Monday, April 29, 2019

Arrival of Driverless Vehicles Looming Large Over Lehigh Valley's Shipping Workforce

Experts forecast that automated trucking is expected to begin transforming the shipping industry within the next five years, just one of the many ways shippers are looking to wring costs out of the business and keep consumers happy by offering more 'free' shipping options for online orders.

Driverless commercial vehicles developed by Waymer, Google and Tesla have already completed cross-country trips in tests, and the Department of Transportation recently signaled it plans to review and modify its rules governing vehicle design standards to allow the use of self-driving vehicles while also ensuring road safety.

Overwhelming economic incentives make some form of automation for trucking inevitable. Untethered to labor laws limiting driving hours, shippers are expected to be able to move substantially more produce and products across far greater distances. Delivery speeds will likely increase as vehicles only have to stop for fuel or maintenance.

In some cases, shippers are planning to program trucks to form wind-resistant platoons on the road, potentially saving millions of dollars in fuel. But the most radical transformation will likely be a drastic reduction in labor, which could save shippers billions of dollars annually, according to some projections.

Close to 100,000 Pennsylvanians drive big rigs for a living. And while the expanding use of automation and driverless vehicles will certainly affect the industry nationally, the impact could be especially widespread in central and northeast Pennsylvania.

According to Oxford Economics, close to 40,000 people work in transportation in the Lehigh Valley market, accounting for more than a quarter of the job market. Roughly 70% of jobs added in Scranton, Pennsylvania since 1990 are in the transportation industry, with similar figures in Reading and Lebanon.

And CoStar data shows developers have added more than 63 million square feet of warehouse and distribution space throughout this region since 2010.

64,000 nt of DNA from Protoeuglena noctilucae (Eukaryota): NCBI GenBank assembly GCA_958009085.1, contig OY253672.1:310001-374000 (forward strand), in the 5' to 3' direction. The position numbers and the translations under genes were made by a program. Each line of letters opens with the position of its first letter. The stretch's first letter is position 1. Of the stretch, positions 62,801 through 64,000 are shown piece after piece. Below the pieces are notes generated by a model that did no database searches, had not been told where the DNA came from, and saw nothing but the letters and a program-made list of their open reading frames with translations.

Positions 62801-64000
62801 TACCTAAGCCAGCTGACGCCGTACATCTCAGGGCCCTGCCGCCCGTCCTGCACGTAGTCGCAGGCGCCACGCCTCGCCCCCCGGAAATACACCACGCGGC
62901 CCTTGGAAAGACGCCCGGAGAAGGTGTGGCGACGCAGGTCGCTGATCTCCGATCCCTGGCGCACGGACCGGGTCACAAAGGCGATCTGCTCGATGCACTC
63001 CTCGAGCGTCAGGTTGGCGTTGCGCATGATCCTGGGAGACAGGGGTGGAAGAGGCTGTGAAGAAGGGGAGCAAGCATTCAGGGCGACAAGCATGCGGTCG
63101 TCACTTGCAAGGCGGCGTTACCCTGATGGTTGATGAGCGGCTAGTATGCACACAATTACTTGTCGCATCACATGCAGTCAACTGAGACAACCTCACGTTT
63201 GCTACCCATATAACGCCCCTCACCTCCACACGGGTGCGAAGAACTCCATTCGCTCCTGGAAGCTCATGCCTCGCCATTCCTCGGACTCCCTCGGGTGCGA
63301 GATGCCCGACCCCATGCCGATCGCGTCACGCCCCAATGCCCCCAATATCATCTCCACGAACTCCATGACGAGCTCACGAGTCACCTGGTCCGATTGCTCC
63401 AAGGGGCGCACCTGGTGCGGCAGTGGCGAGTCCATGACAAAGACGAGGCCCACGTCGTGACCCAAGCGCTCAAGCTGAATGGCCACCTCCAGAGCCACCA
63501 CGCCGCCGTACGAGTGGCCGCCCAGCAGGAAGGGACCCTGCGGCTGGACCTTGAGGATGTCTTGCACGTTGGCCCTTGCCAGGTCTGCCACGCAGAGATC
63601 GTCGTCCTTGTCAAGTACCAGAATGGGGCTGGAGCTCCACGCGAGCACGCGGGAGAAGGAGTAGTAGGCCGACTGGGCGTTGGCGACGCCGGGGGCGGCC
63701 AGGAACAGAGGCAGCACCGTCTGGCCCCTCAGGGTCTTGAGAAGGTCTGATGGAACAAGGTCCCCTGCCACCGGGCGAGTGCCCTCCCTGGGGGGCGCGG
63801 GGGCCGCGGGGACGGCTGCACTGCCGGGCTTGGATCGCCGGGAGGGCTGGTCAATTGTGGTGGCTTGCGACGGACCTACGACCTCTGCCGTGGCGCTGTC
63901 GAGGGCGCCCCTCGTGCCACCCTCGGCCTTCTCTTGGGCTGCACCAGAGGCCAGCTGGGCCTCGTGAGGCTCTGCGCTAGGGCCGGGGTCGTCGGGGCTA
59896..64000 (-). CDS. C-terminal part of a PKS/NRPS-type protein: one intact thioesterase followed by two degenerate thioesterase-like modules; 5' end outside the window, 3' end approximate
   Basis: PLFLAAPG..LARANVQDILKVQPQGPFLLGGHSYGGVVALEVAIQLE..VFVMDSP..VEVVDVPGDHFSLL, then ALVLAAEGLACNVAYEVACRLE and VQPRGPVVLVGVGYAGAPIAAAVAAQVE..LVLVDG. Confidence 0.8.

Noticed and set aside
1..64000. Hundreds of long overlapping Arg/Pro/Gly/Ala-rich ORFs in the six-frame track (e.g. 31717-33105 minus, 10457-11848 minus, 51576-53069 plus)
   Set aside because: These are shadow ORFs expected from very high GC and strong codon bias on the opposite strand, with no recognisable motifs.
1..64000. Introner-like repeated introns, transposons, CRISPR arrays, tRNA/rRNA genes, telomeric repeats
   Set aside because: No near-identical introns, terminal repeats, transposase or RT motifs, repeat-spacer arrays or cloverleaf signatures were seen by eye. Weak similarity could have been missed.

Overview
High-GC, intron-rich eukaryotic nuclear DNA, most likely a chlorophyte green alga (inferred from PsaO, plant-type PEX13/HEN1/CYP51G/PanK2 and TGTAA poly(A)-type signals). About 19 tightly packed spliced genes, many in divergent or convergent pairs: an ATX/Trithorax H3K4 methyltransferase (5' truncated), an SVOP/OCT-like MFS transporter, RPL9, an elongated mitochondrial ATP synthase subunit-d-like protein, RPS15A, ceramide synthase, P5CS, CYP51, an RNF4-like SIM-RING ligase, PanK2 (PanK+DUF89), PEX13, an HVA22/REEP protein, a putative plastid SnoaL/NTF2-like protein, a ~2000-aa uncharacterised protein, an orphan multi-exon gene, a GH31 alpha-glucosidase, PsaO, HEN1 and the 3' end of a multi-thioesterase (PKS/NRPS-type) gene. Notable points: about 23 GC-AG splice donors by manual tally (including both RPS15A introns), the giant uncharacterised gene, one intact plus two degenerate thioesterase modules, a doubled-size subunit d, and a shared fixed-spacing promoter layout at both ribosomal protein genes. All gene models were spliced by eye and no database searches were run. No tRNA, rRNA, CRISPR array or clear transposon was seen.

Annual salaries for Pennsylvania truckers average around $45,000, according to the Bureau of Labor Statistics, making it one of the region's highest paying positions for those without a college education.

Many secondary markets in Pennsylvania were previously battered in the early 2000’s when outsourcing and automation eliminated several thousand manufacturing jobs. The recession struck just a few years later, eliminating close to 12,500 jobs in Scranton alone, and Costar shows that most of these markets only returned to pre-recession employment levels in 2018.

While widespread job displacement among truckers likely won’t occur overnight, if pilot programs prove successful, its progress will likely become relentless. A 2018 Goldman Sachs report estimates that once fully implemented, automated driving could eliminate 25,000 jobs a month.

And if history is any guide, displaced workers without college degrees will struggle to transition into new careers. Retraining programs have proven troublingly ineffective. A 2016 Department of Labor survey found that 30% of displaced manufacturing workers were unable to find new positions, and opted to drop out of the labor force or go on disability.

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